The Battle for the Soul of Creem Magazine

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A few weeks ago Doug Ford, the creator of the Drastic Plastic Program on CKUT 90.3 FM where I host Rock and Roll Report Radio was reminiscing what it was like creating the radio show in the pre-internet age where music, especially the more eclectic brand of rock and roll was very difficult to come by. For those of us who remember it well, collecting and writing about rock and roll was a whole different experience before things like MySpace came around. Searching out those tiny record stores that always had those cool 7 inch vinyl imports, scouring the used record bins, writing away for and collecting numerous poorly printed fanzines and buying magazines. Loads and loads of magazines from Rolling Stone to Circus to Hit Parader to the NME but most of all to Creem.

Creem magazine was a vital piece of rock and roll intelligence, a definite link to some of the coolest rock and roll, especially in the early to mid-seventies when the Creem stable of rock writers was unparalleled. But as with all things rock and roll, good things grow stale and whither for lack of funds, interest or just bad luck and Creem was no exception when it finally wound down in the late eighties amid massive debts and dwindling readership.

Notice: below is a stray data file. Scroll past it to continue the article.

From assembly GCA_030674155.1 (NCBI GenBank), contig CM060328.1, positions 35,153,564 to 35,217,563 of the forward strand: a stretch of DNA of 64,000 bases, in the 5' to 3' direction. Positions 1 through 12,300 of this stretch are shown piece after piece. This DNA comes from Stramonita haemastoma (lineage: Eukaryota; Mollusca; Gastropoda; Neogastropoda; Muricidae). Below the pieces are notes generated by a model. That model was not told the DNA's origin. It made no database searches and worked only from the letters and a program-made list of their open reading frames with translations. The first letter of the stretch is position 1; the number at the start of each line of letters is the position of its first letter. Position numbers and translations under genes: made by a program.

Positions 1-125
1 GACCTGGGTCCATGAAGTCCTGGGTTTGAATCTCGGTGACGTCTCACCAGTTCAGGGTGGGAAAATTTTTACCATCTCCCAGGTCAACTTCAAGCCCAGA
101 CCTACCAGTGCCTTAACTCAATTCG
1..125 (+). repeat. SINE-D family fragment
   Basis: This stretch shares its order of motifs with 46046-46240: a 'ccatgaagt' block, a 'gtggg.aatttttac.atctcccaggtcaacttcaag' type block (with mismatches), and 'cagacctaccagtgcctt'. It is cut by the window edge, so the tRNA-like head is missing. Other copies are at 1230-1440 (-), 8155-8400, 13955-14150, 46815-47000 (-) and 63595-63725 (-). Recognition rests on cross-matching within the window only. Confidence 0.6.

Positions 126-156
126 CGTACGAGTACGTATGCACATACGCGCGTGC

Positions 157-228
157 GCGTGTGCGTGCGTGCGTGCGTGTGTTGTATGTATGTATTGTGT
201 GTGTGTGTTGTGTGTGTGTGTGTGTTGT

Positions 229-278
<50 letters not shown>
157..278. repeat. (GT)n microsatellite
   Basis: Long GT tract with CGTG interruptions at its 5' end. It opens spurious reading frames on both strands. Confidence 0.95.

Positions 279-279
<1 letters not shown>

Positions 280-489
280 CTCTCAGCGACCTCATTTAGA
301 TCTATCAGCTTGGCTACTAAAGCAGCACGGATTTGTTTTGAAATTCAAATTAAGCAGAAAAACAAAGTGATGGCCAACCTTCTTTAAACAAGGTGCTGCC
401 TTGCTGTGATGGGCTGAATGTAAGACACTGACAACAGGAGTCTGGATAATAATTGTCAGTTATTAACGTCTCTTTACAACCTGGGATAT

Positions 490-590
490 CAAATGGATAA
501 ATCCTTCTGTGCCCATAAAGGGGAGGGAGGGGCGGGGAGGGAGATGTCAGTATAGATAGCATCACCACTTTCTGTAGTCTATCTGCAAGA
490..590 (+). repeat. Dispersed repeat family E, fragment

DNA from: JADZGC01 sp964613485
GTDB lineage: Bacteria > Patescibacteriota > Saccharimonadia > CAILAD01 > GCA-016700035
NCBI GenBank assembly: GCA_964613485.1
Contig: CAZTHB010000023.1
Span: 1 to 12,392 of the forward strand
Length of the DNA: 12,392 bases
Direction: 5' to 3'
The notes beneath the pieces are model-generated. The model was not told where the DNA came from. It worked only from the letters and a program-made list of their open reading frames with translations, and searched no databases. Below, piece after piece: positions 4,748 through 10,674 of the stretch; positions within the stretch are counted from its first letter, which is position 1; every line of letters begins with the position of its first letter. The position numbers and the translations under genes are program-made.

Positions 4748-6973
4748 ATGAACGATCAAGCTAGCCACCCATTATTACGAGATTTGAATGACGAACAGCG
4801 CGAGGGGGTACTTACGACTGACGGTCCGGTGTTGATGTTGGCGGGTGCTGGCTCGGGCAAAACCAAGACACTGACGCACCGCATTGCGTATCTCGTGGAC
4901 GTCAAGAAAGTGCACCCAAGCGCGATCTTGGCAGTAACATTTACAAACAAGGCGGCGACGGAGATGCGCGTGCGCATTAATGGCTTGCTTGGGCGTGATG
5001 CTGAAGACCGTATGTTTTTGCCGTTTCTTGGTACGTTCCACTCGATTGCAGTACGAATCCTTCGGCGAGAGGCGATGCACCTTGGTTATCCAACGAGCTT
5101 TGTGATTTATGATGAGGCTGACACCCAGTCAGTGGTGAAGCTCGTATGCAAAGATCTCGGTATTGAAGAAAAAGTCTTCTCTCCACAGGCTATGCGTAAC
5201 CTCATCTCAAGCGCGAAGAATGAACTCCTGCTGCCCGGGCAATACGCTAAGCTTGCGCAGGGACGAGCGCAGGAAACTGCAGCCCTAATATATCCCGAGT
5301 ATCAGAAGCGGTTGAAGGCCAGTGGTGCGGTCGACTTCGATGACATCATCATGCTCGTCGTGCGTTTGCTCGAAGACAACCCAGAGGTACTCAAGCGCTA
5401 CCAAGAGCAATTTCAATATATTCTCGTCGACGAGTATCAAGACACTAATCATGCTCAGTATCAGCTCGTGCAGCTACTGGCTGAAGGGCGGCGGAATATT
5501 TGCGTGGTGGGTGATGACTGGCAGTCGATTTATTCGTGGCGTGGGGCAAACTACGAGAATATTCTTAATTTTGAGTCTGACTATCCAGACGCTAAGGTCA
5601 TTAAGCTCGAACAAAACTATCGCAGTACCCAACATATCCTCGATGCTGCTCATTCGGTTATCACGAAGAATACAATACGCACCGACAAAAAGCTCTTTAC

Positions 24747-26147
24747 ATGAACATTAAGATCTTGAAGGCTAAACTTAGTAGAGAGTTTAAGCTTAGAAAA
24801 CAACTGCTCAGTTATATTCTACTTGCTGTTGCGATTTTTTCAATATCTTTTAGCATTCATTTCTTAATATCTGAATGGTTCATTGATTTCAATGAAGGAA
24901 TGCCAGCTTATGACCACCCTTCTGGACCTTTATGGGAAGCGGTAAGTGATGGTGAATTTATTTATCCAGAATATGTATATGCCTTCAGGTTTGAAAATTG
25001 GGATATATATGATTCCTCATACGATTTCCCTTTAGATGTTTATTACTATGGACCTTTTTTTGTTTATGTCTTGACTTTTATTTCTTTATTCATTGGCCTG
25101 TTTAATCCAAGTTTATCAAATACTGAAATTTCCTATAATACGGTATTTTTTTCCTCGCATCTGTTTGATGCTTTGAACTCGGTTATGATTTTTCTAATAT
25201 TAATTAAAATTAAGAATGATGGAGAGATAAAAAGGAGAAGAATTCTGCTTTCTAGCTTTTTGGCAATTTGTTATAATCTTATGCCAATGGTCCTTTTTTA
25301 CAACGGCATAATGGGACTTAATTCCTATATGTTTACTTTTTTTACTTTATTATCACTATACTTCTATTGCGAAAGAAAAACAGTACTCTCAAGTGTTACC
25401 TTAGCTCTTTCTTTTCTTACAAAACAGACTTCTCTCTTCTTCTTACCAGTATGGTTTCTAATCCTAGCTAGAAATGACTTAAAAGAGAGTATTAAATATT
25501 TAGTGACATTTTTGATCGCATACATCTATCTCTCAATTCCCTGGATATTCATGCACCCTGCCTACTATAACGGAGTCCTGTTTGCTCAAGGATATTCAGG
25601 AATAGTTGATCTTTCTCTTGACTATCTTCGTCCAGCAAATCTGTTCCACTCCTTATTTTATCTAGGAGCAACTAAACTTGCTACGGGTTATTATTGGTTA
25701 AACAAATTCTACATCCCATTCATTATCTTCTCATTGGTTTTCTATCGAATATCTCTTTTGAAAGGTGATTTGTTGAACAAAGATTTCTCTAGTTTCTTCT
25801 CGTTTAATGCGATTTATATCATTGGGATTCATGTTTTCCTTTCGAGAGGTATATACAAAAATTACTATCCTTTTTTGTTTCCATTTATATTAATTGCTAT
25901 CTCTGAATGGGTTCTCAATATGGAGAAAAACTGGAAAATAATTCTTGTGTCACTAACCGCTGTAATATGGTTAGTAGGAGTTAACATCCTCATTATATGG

Recently, a former freelance photographer named Robert Matheu has released a retrospective book of the mag called Creem: America’s Only Rock ‘n Roll Magazine and it has raised quite a ruckus amongst old time staff members of the mag. Dave Marsh, who along with writers like Lester Bangs, Robert Christgau, Richard Meltzer and Greil Marcus were responsible for what some may term the glory years of Creem has been adamant in his criticism. In a recent article in The New York Observer Marsh complained that he has felt “like Trotsky being rubbed out of the photograph.”

The rub according to Marsh is that Matheu has almost completely downplayed the early years of the mag for the later, somewhat lackluster years when Creem seemed to have lost its way and he is not the only one who apparently things that.

“It’s not Creem as it really was,” Susan Whitall, a writer at the Detroit News who edited the magazine from 1977 until 1983, told The Observer. “I look at it and it’s like looking in a funhouse mirror, because I’m looking at something I was involved in, but it’s not quite right, it’s not quite in focus.”

“John Mellencamp?” she said with incredulity. “He’s in there. Come on! He’s so un- Creem. Also, Duran Duran? I mean, what?”

The whole story is a fascinating rock and roll soap opera, especially when you throw in an apparent physical altercation between Matheu and Creem founder Barry Kramer’s son J.J. Kramer during the recent launch party for the book. It all makes for fascinating, if somewhat sad reading as this once proudly degenerate rock institution goes through the spin cycle, but probably the most telling comment that describes the difference between the pioneering Creem of old with the later version is this by former senior editor Jaan Uhelszki: “It’s like two separate magazines. The later one is like proto-Spin.” Ouch!

Check out the links for all the grisly details.

Later.

Mark

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